JR: Speaking of films, I hear you watch a lot of horror movies. Do you have any favorites?
NANCY: Yes, I can't ever watch enough horror! Although I have to confess I'm afraid to watch Paranormal Activity. I wrote a trilogy called the Possessions Series, and I watched a horror movie every single morning while working on those books. (Mornings because it takes me all day to recuperate from watching horror.) Sheer heaven!
Debbie and I just went on an author tour and we saw the building at St. Louis University where an exorcism was performed, as well as being used for The Exorcist. We love St. Louis, Missouri!
Some favorites horror movies:
The Haunting (the 1963 version)
JR: Your books seem to take place in all sorts of locations, from New Orleans to Spain. Have you been to all the locales in your books? How important is the setting in a book?
NANCY: I love researching settings. I haven't been to all the places I've written about, but I've been to a lot of them. I haven't been to Spain and I'm dying to go. I've lived in Japan and Germany, and I like the expat life.
JR: Some writers collaborate with other writers for books: Craig Spector and John Skipp, Peter Straub and Stephen King; those are two examples. You have teamed up with Debbie Viguié for both the Wicked and the Crusade series, and you have also worked with Christopher Golden. How does it work to team up with another author? How do you iron out your creative differences?
NANCY: I've got three other coauthors, too--Melanie Tem; my daughter, Belle; and now, Erin Underwood. Erin is my assistant and we write a column for the SFWA Bulletin together. We're writing a short story for Nancy Kilpatrick right now. We're having a lot of fun!
Belle and I have written short fiction together, although we have a lot of ideas for novels. Of all my coauthors, she and I fight the most. (How can that be?!)
Debbie and I are about to celebrate our tenth year working together. We've sold eleven novels and a short story--so far. It's a writing marriage made in heaven. Each of us complements the other's strengths and weaknesses. Deb's the big-picture, get-it-down girl, and I'm the details/revising fool. We create solid outlines, then usually Debbie does the first draft of Chapter One. I revise and do Chapter Two and send the whole shebang back to her. We only move forward. We never go back to an earlier draft or even ask each other why we changed what we did. What we get from the other guy is all there is, as far as we are concerned.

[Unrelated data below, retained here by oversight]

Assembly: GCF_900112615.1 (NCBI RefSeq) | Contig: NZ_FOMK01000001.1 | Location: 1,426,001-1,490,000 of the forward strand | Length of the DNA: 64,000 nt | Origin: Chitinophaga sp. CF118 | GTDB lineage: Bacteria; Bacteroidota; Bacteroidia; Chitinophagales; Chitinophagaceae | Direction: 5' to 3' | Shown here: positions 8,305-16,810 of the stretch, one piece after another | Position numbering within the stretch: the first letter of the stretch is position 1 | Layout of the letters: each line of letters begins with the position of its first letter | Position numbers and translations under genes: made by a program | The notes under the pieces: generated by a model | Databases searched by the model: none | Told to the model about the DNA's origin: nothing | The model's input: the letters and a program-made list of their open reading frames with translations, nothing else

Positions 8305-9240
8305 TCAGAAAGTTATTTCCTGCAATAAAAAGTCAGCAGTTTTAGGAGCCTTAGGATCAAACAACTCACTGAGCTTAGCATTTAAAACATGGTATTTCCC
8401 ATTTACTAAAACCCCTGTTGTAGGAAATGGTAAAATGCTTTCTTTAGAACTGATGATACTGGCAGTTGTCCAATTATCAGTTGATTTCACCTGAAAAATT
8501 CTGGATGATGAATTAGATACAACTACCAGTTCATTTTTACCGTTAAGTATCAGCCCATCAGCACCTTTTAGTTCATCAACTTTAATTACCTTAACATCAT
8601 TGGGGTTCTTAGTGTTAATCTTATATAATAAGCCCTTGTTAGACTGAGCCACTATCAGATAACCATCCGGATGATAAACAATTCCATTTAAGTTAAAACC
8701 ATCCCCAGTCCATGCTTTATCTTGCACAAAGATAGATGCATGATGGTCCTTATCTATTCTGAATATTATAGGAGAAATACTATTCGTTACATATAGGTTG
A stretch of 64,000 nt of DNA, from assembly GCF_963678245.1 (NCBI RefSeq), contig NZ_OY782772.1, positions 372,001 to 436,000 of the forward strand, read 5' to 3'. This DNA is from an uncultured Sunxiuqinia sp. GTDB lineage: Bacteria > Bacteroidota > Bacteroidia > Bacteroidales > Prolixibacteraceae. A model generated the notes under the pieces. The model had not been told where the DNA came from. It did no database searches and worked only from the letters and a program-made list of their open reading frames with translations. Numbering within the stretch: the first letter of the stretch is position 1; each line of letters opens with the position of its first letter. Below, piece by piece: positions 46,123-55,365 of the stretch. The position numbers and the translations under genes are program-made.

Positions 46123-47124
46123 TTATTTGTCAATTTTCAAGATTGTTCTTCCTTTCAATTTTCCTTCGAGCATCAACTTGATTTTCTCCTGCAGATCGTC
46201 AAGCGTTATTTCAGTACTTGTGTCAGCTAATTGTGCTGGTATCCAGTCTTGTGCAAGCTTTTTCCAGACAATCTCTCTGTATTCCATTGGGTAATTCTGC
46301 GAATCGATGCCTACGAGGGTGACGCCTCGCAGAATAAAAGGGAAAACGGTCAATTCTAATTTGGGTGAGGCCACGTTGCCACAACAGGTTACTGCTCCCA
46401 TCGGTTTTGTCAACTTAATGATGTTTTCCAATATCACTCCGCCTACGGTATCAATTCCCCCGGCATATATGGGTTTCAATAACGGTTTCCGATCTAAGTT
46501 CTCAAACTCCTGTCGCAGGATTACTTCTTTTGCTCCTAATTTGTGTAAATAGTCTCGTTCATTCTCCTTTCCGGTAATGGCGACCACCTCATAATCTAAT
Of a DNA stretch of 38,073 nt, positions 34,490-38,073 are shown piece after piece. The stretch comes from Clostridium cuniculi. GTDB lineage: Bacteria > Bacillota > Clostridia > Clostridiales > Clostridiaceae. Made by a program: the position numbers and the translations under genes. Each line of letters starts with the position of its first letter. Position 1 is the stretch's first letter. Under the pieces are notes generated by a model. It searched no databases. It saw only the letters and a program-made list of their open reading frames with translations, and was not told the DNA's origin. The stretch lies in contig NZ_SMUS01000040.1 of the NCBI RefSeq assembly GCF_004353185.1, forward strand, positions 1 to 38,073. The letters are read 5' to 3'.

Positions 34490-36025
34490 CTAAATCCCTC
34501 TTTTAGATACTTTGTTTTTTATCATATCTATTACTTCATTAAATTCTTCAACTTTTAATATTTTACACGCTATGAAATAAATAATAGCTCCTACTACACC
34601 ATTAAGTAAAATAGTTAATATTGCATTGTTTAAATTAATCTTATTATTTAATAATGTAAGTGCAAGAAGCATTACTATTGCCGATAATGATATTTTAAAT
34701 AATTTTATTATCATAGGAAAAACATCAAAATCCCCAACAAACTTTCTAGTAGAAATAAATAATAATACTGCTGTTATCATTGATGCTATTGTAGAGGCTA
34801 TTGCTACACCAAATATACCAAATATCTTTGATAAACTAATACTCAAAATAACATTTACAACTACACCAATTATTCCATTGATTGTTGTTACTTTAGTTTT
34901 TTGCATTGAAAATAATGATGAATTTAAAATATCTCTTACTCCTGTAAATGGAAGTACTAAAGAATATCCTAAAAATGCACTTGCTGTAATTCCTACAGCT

We love to party together at Disney parks (and we both write at them, too). It helps that I'm ninety minutes from Disneyland and she's five minutes (no lie) from Disney World. Right now, the Haunted Mansion at Disneyland has a Nightmare Before Christmas overlay. It is spectacular!
We also usually like the same pop culture array, although how she can list Van Helsing as one of her favorite movies is quite beyond me.
JR: There are many vampire books, and many apocalypse books, but you have created a vampire apocalypse book. You have also written books that have bands of vampire hunters that are made up of witches, werewolves, vampires, and humans, all in the same book! How do you come up with these twists on popular characters?
NANCY: Debbie and I wrote a short story called "Passing," which contained all the elements of our Crusade series--witch, werewolf, vampire, war with the vampires, set in Spain--and we realized we had a series there. We used World War II as our template, although our tag line is that Crusade is "World War III--the vampires declared it, and we lost it."
We naturally gravitate to the supernatural and we're both conversant in all the tropes and conventions of various paranormal creatures and approaches to same.
BTW, "Passing" is for sale on Kindle, bn.com, and Smashwords HERE.
In Crusade, we wanted to return to the classic vampire--EVIL. We have a vampiric good guy but he's not happy he's a vampire and our main character, Jenn, leader of a resistance cell in Spain, is for sure not happy about it. She would give anything for Antonio not to be a vampire.
In our new series, Unleashed (Delacorte, 11/22), we're writing about werewolves, but we're tweaking them a bit. We've done a ton of research and we have discovered some amazing myths and tall tales about lycanthropes.